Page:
The Bachelor of Science degree in Mechatronics Engineering integrates mechanical, electrical, computer and controls engineering to understand automated machinery, specifically, how to design it and how to make it work. Mechatronics engineering revolves around the design, construction, and operation of automated systems, robots and intelligent products, which result from the integration of software and hardware.
Using automated systems is becoming more popular for operating equipment or machinery on manufacturing lines, boilers and aircraft to reduce labor costs, increase precision and accuracy and provide quality and safety for workers. Mechatronic devices can be found in agriculture, hospitals, buildings, homes, automobiles, manufacturing plants, the toy, and entertainment industry and in aids for the elderly and disabled.
Fully offered at:
The university affirmatively strives to provide educational opportunities and access to students with varied backgrounds, those with special talents and adult students who graduated from high school three or more years ago.
Admission to the Mechatronics Engineering major is selective.
Freshman Students: Admission into the Mechatronics Engineering major requires a minimum 3.0 high school GPA and a minimum 24 ACT composite score (minimum 24 ACT sub-scores in both English and mathematics) or a minimum 1160 SAT composite score (mathematics, critical reasoning, and writing); and placement directly into MATH 12002 (or its equivalent).
Students who do not meet these requirements may apply for admission to the Mechatronics Engineering Technology major and request to change their program to the Mechatronics Engineering major after their freshman year if they meet the following criteria: minimum 3.200 overall Kent State GPA and a minimum B grade in both MATH 12002 and PHY 23101.
English Language Proficiency Requirements for International Students: All international students must provide proof of English language proficiency (unless they meet specific exceptions) by earning a minimum 525 TOEFL score (71 on the Internet-based version), minimum 75 MELAB score, minimum 6.0 IELTS score or minimum 48 PTE Academic score, or by completing the ELS level 112 Intensive Program.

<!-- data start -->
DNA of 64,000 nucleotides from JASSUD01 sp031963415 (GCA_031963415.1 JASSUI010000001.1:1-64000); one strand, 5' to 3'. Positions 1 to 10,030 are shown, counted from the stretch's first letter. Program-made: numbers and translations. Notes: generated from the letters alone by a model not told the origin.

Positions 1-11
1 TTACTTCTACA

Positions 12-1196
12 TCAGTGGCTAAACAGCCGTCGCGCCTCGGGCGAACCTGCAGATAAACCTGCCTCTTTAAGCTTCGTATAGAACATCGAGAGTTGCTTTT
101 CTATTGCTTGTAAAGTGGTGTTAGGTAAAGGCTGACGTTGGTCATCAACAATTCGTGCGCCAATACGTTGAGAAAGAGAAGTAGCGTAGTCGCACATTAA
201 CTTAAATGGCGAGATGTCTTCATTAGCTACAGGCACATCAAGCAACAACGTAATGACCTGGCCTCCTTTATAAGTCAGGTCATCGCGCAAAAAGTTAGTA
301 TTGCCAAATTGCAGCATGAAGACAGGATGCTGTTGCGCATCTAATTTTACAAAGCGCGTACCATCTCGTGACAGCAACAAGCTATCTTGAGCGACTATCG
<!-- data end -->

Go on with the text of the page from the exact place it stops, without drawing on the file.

Transfer Students: Admission into the Mechatronics Engineering major requires a minimum 12 credit hours in college-level coursework with a minimum 3.200 overall GPA and a minimum B grade in both MATH 12002 and PHY 23101 (or their equivalents). Transfer students who have completed less than 12 credit hours of college-level coursework will be evaluated on both collegiate and high school records and must submit a final high school transcript and an ACT or SAT score.
Program Learning Outcomes
Graduates of this program will have:
An ability to apply knowledge of mathematics, science, and engineering.
An ability to design a system, component or process to meet desired needs within realistic constraints such as economic, environmental, social, political, ethical, health and safety, manufacturing and sustainability.
An ability to use the techniques, skills and modern engineering tools necessary for engineering practice.
What Is the Difference Between Engineering and Engineering Technology?
The line between the two is becoming more blurred since responsibilities overlap more now than ever. In general, an engineer has a theoretical understanding of how something is happening. The curriculum for engineers includes high-level math, theory, and conceptual design. Whereas, the curriculum for engineering technology programs focus on the implementation of engineering principles to solve problems. Engineering Technology tends to be more hands-on and application-oriented teaching students to operate, maintain, troubleshoot, inspect, and test systems. Graduates from these programs can speak intelligently about the technology to communicate with those on the plant floor, upper management, and customers and users for sales purposes. It is possible that both engineers and engineer technologists may design a product to solve a problem, but the engineer would be more likely to discover new technology, practice, or principle. An engineering technologist would use the new technology created by the engineer and apply it to the product they are designing. The engineer develops the big picture and the engineering technologist works out the details.
Major Requirements [BS-MEng]
Major Requirements (courses count in major GPA)
AERN 15300 Introduction to Engineering Analysis using Matlab®
TECH 13580 Engineering Graphics I
TECH 20002 Materials and Processes
TECH 20004 Fundamentals of Circuit Analysis
TECH 23581 Computer-Aided Engineering Graphics
TECH 26010 Introduction to Computer Engineering Technology
TECH 26200 Programming for Engineers I
TECH 33031 Programmable Logic Controllers
TECH 33033 Hydraulics/Pneumatics
TECH 33040 Motors and Controllers